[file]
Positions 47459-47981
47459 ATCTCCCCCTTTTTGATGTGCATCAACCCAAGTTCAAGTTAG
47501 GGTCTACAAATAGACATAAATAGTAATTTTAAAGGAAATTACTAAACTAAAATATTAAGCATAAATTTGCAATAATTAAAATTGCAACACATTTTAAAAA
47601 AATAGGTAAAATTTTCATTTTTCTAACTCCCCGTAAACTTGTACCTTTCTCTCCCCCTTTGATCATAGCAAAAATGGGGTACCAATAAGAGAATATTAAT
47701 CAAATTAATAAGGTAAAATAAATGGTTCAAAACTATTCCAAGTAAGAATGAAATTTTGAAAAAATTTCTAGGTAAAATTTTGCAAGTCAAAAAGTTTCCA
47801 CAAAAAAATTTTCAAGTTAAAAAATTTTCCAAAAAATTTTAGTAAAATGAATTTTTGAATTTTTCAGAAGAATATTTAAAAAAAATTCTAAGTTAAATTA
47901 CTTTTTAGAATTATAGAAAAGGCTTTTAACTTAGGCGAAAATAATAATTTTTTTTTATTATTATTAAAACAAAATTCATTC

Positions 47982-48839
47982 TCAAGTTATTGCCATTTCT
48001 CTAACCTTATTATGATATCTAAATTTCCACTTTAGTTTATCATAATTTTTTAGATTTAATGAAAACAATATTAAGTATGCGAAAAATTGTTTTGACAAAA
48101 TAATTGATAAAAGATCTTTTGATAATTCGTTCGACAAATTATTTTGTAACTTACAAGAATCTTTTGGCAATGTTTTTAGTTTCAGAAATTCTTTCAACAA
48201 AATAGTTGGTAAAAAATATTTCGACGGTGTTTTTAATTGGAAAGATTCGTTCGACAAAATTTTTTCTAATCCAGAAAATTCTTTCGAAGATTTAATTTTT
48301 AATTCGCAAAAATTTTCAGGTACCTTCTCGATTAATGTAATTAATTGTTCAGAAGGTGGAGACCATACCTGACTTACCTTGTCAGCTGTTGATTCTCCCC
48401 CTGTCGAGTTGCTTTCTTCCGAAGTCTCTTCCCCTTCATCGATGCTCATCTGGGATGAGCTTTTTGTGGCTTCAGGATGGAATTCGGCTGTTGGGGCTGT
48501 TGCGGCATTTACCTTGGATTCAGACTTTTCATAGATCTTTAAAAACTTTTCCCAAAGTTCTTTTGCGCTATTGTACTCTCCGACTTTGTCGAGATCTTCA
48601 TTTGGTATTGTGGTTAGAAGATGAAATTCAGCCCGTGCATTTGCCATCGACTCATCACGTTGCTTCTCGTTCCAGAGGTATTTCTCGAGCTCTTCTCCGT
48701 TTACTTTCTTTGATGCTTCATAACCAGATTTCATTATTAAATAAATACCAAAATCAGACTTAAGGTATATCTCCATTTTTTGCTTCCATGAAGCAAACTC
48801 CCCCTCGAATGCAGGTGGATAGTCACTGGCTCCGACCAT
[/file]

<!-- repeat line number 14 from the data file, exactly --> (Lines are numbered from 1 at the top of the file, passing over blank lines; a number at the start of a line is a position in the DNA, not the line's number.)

48401 CTGTCGAGTTGCTTTCTTCCGAAGTCTCTTCCCCTTCATCGATGCTCATCTGGGATGAGCTTTTTGTGGCTTCAGGATGGAATTCGGCTGTTGGGGCTGT